Keynesian Aggregate Expenditures2

Keynesian Aggregate Expenditures2 - Chapter 9 / 25...

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Chapter 9 / 25 Classical Macroeconomics and Keynesian Aggregate Expenditures 1) BM25 \ C \\ Classical Macroeconomics: Laissez Faire \ 2 \\ Before the 1930s most mainstream economists held that supply creates its own demand, so that the policies of the federal government should be aimed at: (a) acquiring gold by maximizing exports while minimizing imports. (b) maximizing growth of both Aggregate Demand and Aggregate Supply. (c) stabilizing Aggregate Demand by balancing the government budget and regulating the money supply, while allowing private markets to determine Aggregate Supply. (d) boosting output while shrinking Aggregate Demand to lower prices. 2) BM25 \ A \\ Classical Macroeconomics \ 2 \\ Classical macroeconomic theories rely most heavily on: (a) Say’s law and flexible wages, interest rates, and prices. (b) Occam’s razor and the Keep It Simple Stupid [KISS] rule. (c) Keynesian cross models and sticky wages and prices. (d) fiscal policy and the visible hand of government spending. (e) creative responses within the financial system. 3) BM25 \ D \\ Classical Macroeconomics: Wage-Price Flexibility \ 1 \\ Classical theory emphasized, in contrast to Keynesian theory, the importance of: (a) macroeconomic analysis. (b) government intervention. (c) Aggregate Demand. (d) flexible wages, prices, and interest rates. 4) BM25 \ A \\ Say’s Law \ 1 \\ Among the foundations of classical macroeconomics is: (a) Say’s law. (b) price discrimination. (c) Occam’s razor. (d) the Keynesian cross model. (e) Gresham’s law. Ralph Byrns Chapter 9 / 25: Classical Macroeconomics and Keynesian Aggregate Expenditures Test Bank Two 1
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5) BM25 \ A \\ Say’s Law \ 1 \\ Say’s law, or the idea that “supply creates its own demand,” is central to the theory of: (a) classical macroeconomics. (b) Keynesian economics. (c) induced expenditures. (d) accelerator-multiplier models. 6) BM25 \ C \\ Classical Theory: Labor Markets \ 2 \\ According to classical economic theory, involuntary unemployment in labor markets: (a) allows capitalists to exploit the working class. (b) results if workers won’t accept cuts in their money wages. (c) is inconsistent with flexible wages. (d) is inherent in a mature capitalist economy. 7) BM25 \ A \\ Classical Theory: Labor Markets \ 2 \\ Classical macroeconomics concludes that, in the long run, the forces of supply and demand channeled through markets: (a) make involuntary unemployment impossible. (b) ensure that people everywhere will be equally prosperous. (c) will cause capitalism to evolve into socialism. (d) stabilize the price level. 8) BM25 \ C \\ Classical Macroeconomics: Labor Markets \ 2 \\ Classical economists believed that: (a) if investment exceeds saving, prices and interest rates fall.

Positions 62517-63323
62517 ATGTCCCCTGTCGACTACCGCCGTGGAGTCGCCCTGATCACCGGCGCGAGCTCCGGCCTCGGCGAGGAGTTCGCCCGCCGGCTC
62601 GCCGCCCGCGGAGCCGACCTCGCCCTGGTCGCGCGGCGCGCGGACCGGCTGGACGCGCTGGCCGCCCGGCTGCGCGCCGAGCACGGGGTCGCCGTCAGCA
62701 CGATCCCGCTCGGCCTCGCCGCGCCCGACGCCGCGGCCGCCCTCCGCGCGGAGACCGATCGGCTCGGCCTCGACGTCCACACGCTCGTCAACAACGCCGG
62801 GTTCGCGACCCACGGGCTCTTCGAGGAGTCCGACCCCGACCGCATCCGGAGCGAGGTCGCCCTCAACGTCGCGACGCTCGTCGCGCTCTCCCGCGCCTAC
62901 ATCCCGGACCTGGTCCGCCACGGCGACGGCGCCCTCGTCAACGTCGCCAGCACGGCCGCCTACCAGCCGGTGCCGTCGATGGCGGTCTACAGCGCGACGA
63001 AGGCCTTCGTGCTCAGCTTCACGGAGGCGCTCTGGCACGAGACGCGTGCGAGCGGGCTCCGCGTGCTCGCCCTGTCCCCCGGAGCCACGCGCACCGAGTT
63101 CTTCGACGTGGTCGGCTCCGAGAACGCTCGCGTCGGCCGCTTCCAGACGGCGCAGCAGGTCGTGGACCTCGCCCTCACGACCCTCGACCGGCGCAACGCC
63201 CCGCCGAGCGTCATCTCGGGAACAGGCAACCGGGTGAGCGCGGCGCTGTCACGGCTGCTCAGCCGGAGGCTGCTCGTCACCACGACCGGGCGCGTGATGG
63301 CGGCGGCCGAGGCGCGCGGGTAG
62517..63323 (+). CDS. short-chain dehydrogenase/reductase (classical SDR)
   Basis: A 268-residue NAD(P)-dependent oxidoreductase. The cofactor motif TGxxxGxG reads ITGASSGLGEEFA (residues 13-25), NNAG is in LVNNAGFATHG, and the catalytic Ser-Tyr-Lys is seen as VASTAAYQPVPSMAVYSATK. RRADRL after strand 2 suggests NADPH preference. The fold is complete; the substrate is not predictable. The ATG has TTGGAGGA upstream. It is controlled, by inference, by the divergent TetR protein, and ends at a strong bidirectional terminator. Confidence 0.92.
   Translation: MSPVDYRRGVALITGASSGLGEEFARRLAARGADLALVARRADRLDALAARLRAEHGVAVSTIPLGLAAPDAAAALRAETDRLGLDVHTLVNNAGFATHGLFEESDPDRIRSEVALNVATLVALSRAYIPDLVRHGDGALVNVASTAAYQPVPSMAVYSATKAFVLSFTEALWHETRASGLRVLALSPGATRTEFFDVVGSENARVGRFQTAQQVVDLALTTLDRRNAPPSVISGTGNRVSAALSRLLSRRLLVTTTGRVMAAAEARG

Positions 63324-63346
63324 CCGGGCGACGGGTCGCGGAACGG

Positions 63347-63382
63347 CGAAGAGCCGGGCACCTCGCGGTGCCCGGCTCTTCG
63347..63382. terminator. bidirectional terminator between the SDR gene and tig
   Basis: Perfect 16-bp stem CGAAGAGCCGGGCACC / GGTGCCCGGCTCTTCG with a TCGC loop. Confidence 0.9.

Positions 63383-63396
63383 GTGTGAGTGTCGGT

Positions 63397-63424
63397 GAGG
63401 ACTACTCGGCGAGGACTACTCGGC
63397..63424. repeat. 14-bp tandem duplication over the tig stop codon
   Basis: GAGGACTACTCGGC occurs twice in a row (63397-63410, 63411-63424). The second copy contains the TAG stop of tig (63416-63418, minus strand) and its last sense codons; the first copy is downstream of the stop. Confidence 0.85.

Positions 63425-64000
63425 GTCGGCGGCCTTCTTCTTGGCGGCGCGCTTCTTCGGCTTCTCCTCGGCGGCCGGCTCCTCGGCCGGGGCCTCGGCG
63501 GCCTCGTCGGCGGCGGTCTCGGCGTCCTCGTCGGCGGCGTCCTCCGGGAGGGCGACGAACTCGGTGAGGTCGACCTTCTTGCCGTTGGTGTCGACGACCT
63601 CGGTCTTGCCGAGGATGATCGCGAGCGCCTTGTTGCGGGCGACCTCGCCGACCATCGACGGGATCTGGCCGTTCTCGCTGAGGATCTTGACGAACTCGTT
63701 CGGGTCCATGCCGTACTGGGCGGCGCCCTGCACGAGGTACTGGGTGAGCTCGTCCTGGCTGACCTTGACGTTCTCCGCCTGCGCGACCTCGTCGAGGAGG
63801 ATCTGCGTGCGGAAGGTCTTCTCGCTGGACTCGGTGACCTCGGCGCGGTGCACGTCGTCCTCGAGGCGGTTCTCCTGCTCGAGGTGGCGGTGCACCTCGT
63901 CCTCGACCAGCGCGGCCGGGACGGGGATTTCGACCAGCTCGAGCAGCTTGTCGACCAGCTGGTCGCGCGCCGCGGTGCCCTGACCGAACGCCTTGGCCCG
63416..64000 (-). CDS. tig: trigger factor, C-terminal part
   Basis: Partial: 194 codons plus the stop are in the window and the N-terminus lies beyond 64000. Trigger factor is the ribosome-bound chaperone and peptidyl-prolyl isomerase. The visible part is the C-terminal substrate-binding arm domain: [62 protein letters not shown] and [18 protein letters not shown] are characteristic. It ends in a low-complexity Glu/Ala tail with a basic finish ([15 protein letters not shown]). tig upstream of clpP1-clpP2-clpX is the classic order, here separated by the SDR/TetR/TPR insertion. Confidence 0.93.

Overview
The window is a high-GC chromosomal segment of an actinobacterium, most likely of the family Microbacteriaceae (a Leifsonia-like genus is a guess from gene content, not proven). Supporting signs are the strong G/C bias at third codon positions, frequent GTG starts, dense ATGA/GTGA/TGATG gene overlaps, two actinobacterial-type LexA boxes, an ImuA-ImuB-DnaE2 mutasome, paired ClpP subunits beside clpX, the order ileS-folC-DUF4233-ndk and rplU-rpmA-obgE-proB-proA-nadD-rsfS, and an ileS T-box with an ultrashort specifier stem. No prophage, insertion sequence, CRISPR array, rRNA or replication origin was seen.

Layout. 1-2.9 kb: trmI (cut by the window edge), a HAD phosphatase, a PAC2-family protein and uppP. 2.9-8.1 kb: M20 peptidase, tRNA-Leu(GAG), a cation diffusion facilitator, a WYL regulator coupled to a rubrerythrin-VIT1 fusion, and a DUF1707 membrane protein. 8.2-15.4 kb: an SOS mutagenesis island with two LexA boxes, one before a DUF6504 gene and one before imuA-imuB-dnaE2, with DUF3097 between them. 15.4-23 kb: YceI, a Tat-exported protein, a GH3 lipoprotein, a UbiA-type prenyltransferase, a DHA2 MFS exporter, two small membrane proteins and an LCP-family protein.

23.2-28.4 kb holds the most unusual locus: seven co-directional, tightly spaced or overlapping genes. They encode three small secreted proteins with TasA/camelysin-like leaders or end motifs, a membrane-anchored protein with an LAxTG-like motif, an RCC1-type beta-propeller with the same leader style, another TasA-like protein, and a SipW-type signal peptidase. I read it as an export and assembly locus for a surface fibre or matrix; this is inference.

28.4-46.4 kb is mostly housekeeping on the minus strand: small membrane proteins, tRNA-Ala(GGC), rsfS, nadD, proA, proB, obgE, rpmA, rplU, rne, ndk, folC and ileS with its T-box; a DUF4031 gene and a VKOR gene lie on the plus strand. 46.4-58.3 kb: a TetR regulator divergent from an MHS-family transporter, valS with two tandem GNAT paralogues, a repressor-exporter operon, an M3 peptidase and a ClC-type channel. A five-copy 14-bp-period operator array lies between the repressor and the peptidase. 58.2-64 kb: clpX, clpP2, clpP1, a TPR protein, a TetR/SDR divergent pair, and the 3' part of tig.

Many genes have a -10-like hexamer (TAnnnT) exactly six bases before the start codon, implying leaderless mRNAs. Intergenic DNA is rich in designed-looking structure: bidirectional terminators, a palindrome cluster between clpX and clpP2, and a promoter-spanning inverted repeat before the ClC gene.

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Keynesian Aggregate Expenditures2 - Chapter 9 / 25...

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